Wednesday , 18 October 2017

Adult ADHD, Work and the Americans With Disabilities Act

Before heading back to school in 2012, I spent about seven years in the workforce. I was a real adult. I paid bills on time; bought and sold a car; and, rode public transportation. I had relationships. I lived in Houston, Texas on Cape Cod and in Boston — totally a real adult. Also, oh yeah, like I’ve told you all a thousand times before, I did all this while having adult attention-deficit/hyperactivity disorder (ADHD), which made everything just a little bit more difficult than it needed to be. I was honest at each of my places of work regarding my diagnosis. Though I had no formal accommodations, steps were made at times (intentionally or naturally) to make life a little easier for me (For Mental Illness, Should I Check the Disability Box?).

How the American’s with Disability Act Worked in the Workplace

My first job after graduating from Bryn Mawr brought me to Houston and The Monarch School. I was a teacher for students with neurological differences, aged 8-14. It was the best year of my life and my experiences there have a lot to do with my current path. My adult ADHD worked amazingly well in this setting. Since my co-teacher and I taught everything, and we made the schedule ourselves, we scheduled gym after the more brain-intensive classes. He and I took turns taking the students outside and running around with them. By the end of the day, we had each spent at least half an hour outside with the kiddos — perfection. When it came time to write up report cards, it was just the two of us in the classroom typing (aka “distraction reduced environment”). A natural accommodation for myself.

When going into any work setting, it's important to know your rights under the Americans with Disabilities Act, ADA, when you have adult ADHD. Read more.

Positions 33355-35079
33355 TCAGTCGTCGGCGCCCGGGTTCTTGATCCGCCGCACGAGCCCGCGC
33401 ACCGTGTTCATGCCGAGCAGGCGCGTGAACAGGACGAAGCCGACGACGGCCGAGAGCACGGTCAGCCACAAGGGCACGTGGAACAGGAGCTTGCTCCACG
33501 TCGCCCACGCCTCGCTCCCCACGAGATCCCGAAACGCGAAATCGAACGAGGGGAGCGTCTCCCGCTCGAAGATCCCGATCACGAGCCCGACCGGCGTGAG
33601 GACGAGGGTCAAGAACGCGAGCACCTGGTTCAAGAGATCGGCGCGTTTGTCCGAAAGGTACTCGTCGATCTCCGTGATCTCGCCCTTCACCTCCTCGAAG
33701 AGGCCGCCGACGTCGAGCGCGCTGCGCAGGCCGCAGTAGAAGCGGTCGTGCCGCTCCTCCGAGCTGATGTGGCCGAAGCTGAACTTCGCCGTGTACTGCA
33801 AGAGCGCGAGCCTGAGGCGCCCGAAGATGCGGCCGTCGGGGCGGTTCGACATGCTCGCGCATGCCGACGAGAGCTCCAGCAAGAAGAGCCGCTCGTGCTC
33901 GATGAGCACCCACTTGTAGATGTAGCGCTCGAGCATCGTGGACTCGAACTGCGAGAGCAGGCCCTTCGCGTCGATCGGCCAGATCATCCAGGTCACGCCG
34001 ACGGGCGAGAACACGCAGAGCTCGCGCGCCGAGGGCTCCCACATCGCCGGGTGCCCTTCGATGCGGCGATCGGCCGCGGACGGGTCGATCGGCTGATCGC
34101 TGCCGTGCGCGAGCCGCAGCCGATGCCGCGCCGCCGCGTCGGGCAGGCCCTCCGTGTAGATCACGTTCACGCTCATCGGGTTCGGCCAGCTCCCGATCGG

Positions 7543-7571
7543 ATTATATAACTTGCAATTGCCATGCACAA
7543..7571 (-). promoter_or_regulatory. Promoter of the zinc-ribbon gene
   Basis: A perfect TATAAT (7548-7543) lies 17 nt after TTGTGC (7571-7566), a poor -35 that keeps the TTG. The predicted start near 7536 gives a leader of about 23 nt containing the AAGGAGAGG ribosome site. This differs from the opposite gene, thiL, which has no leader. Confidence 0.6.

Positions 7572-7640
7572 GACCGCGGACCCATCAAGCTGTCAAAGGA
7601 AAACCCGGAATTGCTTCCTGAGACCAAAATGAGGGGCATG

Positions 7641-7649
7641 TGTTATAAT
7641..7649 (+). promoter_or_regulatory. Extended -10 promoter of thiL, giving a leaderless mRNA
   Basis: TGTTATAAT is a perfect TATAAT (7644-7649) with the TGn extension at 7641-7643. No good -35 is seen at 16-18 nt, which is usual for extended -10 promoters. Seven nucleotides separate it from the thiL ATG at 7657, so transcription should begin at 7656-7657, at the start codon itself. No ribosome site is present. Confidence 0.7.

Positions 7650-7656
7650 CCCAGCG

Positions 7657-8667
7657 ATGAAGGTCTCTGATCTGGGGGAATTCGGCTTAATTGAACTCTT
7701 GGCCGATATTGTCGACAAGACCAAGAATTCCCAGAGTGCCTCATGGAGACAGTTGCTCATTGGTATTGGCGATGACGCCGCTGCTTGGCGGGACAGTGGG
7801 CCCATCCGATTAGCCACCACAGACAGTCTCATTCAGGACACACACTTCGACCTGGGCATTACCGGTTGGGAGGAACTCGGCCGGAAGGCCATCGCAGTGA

I worked some random jobs until I found a home for nearly five years at the Unitarian Universalist Association (UUA) in Boston. Here, I worked to get my needs met. I was one of the few people on my floor who had to share an office. For two of my years there, it was just me and my pal, Linda, in a room in direct sight (and hearing range) of each other. When we moved to a different room, the UUA put up a six foot room divider to dampen the noise and end any ability for us to see each other.

The UUA was also amazing, because they were fine with me listening to music all day long. My supervisor didn’t mind waiting a second for me to take my headphones off when he came into the room. He knew I wasn’t goofing off; I was doing what I needed to do to focus.

Oh, and also, I made it a point to walk during my lunch break. I asked my supervisor at one point if he was okay with me eating at my desk during my work time and, then, going out during lunch to work off energy. He was okay with it. It made me less anxious having him know that I wasn’t taking my lunch break while I was eating at my desk, so I didn’t feel weird leaving the office later to go on my walk.

I think that’s the trick. Make sure your supervisor knows that X or Y is what you need to do your best work. It needs to be “reasonable” according to the American’s with Disability Act (ADA) and can’t be unfair to the organization. I had originally wanted my own office, but the UUA didn’t have the space. The room divider was the compromise and it was a good one. They just moved into a new space with an open floor plan and I wonder what they would do for me in this case. Who knows?

Have any of you had educational or work related accommodations made? Comment below. You can also read my post on Adult ADHD, School and the Americans with Disabilities Act.

You can also connect with Elizabeth Prager on Google+, Facebook and Twitter.

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